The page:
Chemosensors 2019, 7(2), 18; https://doi.org/10.3390/chemosensors7020018
Received: 18 February 2019 / Revised: 26 March 2019 / Accepted: 27 March 2019 / Published: 1 April 2019
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Abstract
Zinc Oxide (ZnO) nanowalls (NWLs) are interesting nanostructures for sensing application. In order to push towards the realization of room-temperature operating sensors, a detailed investigation of the synthesis effect on the electrical and optical properties is needed. This work focuses on the low-cost [...] Read more.
Zinc Oxide (ZnO) nanowalls (NWLs) are interesting nanostructures for sensing application. In order to push towards the realization of room-temperature operating sensors, a detailed investigation of the synthesis effect on the electrical and optical properties is needed. This work focuses on the low-cost synthesis of ZnO NWLs by means of chemical bath deposition (growth time of 5, 60, and 120 minutes) followed by annealing in inert ambient (temperature of 100, 200, and 300 °C). The as-grown NWLs show a typical intertwined network of vertical sheets whose features (thickness and height) stabilize after 60 minutes growth. During thermal annealing, NWLs are converted into ZnO. The electric transport across the ZnO NWL network radically changes after annealing. A higher resistivity was observed for longer deposition times and for higher annealing temperatures, at which the photoluminescence spectra resemble those obtained for ZnO material. A longer deposition time allows for a better transformation to ZnO during the annealing, thanks to the presence of ZnO seeds just after the growth. These findings can have a significant role in promoting the realization of room-temperature operating sensors based on ZnO NWLs. Full article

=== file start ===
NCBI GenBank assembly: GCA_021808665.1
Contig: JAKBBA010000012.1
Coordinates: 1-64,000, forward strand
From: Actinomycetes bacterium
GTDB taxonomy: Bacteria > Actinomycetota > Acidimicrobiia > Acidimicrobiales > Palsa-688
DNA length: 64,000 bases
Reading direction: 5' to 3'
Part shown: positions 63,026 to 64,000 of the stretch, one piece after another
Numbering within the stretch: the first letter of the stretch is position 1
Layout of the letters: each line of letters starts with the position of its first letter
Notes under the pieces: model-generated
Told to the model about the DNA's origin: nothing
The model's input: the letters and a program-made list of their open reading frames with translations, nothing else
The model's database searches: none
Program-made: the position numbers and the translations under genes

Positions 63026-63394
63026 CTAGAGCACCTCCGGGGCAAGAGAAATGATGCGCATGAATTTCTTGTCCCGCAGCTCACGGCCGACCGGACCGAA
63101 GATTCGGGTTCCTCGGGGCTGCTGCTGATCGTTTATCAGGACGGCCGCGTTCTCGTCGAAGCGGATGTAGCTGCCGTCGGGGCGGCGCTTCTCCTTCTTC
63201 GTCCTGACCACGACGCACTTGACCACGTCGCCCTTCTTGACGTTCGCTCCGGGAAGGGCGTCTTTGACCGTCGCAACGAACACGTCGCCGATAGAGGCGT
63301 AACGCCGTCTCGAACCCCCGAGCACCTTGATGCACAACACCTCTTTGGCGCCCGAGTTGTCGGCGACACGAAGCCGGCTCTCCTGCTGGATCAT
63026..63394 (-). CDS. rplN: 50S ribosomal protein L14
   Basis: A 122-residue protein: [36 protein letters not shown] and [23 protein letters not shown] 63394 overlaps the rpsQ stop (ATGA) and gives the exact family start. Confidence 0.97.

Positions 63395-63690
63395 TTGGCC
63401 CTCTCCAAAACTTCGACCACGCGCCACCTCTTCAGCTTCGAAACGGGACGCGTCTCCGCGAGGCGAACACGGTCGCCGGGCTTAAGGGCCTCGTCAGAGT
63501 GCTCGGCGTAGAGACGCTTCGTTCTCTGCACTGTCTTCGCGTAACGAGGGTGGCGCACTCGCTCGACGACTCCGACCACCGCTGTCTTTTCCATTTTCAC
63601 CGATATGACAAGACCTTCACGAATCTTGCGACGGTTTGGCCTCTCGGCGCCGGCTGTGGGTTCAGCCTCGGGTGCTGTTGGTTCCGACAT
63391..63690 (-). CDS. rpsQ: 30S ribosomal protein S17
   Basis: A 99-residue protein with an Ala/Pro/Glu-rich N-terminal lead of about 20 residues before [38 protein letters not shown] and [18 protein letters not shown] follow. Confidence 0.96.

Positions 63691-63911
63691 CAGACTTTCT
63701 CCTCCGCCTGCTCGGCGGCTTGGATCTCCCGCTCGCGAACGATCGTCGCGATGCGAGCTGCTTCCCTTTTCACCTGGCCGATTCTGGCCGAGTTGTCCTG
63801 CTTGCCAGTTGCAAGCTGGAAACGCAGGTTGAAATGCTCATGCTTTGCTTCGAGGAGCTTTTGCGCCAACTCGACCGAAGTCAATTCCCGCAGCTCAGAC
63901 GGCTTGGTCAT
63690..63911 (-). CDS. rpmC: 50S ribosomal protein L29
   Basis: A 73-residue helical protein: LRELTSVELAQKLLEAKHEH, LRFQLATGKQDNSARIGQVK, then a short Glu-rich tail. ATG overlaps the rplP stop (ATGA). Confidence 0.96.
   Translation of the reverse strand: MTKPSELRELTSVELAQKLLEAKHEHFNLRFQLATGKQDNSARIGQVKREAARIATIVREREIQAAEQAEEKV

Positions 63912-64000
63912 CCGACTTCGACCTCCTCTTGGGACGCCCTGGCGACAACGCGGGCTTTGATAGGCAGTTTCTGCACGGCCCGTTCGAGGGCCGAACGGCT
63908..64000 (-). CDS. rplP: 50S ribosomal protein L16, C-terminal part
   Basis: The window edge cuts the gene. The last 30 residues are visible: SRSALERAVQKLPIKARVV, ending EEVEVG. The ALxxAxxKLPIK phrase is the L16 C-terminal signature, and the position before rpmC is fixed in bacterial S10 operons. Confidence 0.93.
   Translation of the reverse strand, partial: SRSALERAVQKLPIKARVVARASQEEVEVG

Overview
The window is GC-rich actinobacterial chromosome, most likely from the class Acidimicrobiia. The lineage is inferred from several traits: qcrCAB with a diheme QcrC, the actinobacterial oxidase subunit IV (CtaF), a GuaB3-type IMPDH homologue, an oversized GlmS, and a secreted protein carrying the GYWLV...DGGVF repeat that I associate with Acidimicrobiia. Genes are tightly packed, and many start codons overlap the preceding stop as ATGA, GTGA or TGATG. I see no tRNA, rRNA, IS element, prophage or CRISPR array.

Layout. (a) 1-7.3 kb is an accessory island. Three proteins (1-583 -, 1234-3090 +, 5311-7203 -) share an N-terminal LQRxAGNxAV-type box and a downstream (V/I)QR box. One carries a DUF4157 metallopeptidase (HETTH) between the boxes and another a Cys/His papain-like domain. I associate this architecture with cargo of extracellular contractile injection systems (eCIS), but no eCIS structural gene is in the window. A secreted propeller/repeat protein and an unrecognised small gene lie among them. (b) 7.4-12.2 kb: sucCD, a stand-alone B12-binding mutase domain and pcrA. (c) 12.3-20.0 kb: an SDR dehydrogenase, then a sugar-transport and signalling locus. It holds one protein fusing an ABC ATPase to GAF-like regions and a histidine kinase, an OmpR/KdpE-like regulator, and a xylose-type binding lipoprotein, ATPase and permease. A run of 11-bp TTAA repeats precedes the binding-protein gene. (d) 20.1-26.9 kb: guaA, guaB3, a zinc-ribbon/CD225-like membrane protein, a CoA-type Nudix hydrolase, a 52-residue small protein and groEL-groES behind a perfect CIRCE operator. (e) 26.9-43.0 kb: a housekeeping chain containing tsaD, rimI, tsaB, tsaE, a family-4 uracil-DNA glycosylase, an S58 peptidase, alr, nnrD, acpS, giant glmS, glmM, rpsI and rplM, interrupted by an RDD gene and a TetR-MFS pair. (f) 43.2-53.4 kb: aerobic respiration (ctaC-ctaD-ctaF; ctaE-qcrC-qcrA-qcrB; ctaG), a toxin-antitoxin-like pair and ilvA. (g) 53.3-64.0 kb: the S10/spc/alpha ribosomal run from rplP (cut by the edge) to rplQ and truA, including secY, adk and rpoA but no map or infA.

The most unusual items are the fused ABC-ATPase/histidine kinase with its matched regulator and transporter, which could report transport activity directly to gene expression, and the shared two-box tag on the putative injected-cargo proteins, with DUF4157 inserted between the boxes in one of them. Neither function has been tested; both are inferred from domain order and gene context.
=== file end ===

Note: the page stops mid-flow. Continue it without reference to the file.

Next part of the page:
(This article belongs to the Special Issue Nanotechnology Efforts for Chemical Sensors)
Open AccessArticle Porous Gig-Lox TiO2 Doped with N2 at Room Temperature for P-Type Response to Ethanol
Chemosensors 2019, 7(1), 12; https://doi.org/10.3390/chemosensors7010012
Received: 23 January 2019 / Revised: 28 February 2019 / Accepted: 5 March 2019 / Published: 12 March 2019
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Abstract
Nanostructured materials represent a breakthrough in many fields of application. Above all for sensing, the use of nanostructures with a high surface/volume ratio is strategic to raise the sensitivity towards dangerous environmental gas species. A new Dc-Reactive sputtering Deposition method has been applied [...] Read more.